The Cardinals have been hopeful of working out an extension with closer Jordan Hicks, but as of yesterday, talks had failed to progress. There’s no indication yet that the Cardinals feel an extension decidedly will not be reached, but while the situation remains unresolved, the Rangers have been angling to hammer out a trade bringing Hicks to Texas, tweets Bob Nightengale of USA Today.
MLB.com’s Jon Morosi recently reported that the Rangers have been exploring trades that could simultaneously address both their rotation and bullpen needs; speculatively speaking, the Cardinals could be a match in such a deal, with both Jordan Montgomery and Jack Flaherty expected to be traded between now and Tuesday’s deadline. Evan Grant of the Dallas Morning News offered a similar report this morning, noting that Texas could look to do the bulk of its shopping in one trade. Grant echoes prior reports that Texas has talked to the White Sox about Lance Lynn and Joe Kelly, and he further adds that the Rangers have some degree of interest in Sox relievers Keynan Middleton, Kendall Graveman and Aaron Bummer.
Hicks would be the second power arm added to the Texas bullpen in the past month. The Rangers jumped the relief market and kicked off the summer trade season by acquiring Aroldis Chapman from the Royals in late June, and it’s been well documented that they’re still looking for bullpen reinforcements.
Hicks, a free agent at season’s end despite still being just 26 years old, would fill that need in spades. He’s shaken off a rocky start to the season and been one of the most dominant bullpen arms in the sport dating back to early May. In his past 28 2/3 frames, the flamethrowing righty has pitched to a 1.88 ERA with a 31.4% strikeout rate, an 8.5% walk rate and a mammoth 66.7% ground-ball rate — all while averaging a blistering 100.6 mph on his sinker. He’s doing so while playing on a modest $1.8375MM salary agreed upon over the winter to avoid arbitration in his final season of eligibility.
Overall, Hicks currently sports a 3.67 ERA in 41 2/3 innings, though fielding-independent metrics like FIP (3.02) and SIERA (3.40) are a bit more bullish. Command has long been an issue for Hicks, but after walking nearly 20% of his opponents through May 7, he’s since sporting that previously mentioned 8.5% rate — roughly in line with the league average.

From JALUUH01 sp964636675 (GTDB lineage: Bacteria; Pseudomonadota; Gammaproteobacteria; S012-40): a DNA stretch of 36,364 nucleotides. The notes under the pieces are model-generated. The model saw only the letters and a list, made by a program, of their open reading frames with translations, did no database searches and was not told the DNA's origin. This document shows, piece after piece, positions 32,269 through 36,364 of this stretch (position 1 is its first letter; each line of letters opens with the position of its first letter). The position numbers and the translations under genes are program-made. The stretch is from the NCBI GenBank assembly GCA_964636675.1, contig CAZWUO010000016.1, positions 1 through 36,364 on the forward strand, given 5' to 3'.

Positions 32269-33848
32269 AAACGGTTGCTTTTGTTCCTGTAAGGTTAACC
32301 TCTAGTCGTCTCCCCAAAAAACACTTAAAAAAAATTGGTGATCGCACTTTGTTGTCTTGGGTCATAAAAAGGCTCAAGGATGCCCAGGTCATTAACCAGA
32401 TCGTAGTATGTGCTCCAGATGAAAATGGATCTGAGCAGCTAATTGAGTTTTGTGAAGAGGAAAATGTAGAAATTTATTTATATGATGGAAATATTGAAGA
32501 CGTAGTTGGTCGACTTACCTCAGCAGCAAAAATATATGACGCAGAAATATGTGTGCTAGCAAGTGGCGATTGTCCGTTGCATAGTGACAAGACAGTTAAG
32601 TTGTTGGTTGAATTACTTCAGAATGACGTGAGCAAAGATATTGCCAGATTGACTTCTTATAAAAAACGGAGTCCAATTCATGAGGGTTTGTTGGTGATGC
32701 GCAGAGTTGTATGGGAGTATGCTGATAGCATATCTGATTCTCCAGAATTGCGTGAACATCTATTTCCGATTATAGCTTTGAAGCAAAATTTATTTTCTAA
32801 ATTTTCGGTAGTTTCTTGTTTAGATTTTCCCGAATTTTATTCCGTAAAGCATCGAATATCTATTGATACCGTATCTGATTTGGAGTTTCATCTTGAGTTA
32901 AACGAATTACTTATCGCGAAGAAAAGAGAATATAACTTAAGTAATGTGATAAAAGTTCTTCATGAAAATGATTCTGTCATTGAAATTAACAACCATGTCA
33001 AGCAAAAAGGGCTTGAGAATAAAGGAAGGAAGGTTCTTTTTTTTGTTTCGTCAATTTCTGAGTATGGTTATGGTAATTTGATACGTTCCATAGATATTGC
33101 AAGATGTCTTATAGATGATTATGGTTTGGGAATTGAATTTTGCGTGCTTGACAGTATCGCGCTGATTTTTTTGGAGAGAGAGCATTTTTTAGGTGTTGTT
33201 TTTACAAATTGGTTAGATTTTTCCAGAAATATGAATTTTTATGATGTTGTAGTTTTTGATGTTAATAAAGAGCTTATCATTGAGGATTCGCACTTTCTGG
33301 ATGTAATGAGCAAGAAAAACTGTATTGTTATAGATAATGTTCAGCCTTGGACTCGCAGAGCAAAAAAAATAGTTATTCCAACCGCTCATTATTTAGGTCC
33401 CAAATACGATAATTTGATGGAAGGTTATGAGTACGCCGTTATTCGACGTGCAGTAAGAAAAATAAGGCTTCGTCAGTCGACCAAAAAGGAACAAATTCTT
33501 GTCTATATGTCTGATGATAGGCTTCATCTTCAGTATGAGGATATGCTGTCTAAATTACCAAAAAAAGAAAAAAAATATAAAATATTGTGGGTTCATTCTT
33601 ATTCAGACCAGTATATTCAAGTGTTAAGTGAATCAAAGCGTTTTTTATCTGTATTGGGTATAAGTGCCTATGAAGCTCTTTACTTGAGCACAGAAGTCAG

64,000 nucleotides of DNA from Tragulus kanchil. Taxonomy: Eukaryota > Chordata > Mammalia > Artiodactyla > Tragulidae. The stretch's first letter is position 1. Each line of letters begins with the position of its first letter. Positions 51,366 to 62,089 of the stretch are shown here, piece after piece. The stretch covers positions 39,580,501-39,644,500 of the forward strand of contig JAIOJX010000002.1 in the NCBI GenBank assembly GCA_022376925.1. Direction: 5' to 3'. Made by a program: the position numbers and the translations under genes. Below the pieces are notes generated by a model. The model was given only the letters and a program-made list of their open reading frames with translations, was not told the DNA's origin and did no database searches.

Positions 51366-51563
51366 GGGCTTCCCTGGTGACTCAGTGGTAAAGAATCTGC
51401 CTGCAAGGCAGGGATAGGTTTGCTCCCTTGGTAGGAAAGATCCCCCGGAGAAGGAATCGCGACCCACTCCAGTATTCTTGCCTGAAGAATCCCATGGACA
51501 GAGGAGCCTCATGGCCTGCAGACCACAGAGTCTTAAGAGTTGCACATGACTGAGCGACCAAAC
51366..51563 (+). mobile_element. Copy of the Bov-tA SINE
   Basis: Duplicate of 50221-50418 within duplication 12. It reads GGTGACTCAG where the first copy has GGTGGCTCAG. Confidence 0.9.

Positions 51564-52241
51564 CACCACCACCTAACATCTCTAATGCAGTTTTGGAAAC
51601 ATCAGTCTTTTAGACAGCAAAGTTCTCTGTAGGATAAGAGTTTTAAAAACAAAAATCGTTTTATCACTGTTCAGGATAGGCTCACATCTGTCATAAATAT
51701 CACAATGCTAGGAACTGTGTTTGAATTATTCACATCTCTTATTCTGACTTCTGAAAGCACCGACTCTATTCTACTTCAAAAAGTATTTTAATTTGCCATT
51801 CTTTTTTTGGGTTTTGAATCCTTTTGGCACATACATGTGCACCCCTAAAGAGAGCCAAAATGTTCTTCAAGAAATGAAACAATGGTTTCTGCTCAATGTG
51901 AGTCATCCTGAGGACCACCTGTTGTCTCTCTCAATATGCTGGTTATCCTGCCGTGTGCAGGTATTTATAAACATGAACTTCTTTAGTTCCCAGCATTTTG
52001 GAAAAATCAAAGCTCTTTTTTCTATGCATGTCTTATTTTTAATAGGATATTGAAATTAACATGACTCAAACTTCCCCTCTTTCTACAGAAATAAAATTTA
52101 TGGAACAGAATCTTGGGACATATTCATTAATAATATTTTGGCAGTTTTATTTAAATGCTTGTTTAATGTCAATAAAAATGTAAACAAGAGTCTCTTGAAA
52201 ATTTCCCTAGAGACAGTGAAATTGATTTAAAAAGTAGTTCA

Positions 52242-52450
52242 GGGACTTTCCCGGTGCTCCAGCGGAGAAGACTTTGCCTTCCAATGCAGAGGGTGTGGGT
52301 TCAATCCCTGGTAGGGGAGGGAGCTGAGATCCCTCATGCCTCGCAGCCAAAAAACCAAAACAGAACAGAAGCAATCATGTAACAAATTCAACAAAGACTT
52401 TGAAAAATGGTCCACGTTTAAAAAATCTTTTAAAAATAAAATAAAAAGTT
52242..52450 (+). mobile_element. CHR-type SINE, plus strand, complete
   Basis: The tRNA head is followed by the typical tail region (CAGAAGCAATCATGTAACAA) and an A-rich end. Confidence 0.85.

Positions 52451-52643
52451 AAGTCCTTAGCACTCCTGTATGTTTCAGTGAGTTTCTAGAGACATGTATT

Durability has been the other primary knock on Hicks. Since debuting as a 21-year-old back in 2018, he’s pitched just 219 1/3 big league innings. A 2019 UCL tear ended that season in June and sidelined him for the entire 2020 campaign, and Hicks has also spent time on the injured list due to inflammation in that surgically repaired elbow, a flexor strain in his right arm, and neck spasms. The 77 2/3 innings he pitched as a rookie still represent a career-high, and the 40 appearances he’s made this season already mark the second-highest total of his career, next to that rookie campaign.
Hicks has avoided the injured list this season and generally been able to take the ball whenever the Cards have needed, however. He’s frequently worked back-to-back days and pitched on three consecutive days as recently as mid-June. He’s seen a modest dip in his velocity of late, “only” averaging 99.6 mph on his sinker over his past six appearances, though that includes a 100.4 mph average in his most recent appearance.
As for the White Sox group, any would add a talented arm to the back of the Texas ’pen. I took a look at Middleton’s quiet resurgence earlier this month, although he’s been scuffling of late — with a dozen runs allowed in his past 14 innings. He’s still carrying a 3.82 ERA, 30.7% strikeout rate and 10.7% walk rate this year while averaging nearly 96 mph on his heater (and playing on a low-cost deal). Graveman, signed through 2024 on a deal that pays him $8MM annually, has a 3.48 ERA with a roughly average 22.6% strikeout rate and an elevated 10.6% walk rate. His typically excellent ground-ball rate has wilted to a below-average 39.4% in 2023. Bummer has struggled to an ERA north of 6.00 but still has excellent strikeout and grounder rates on the year, with a lofty BABIP and unusually low strand rate contributing to his struggles (as I explored in a bit more detail yesterday).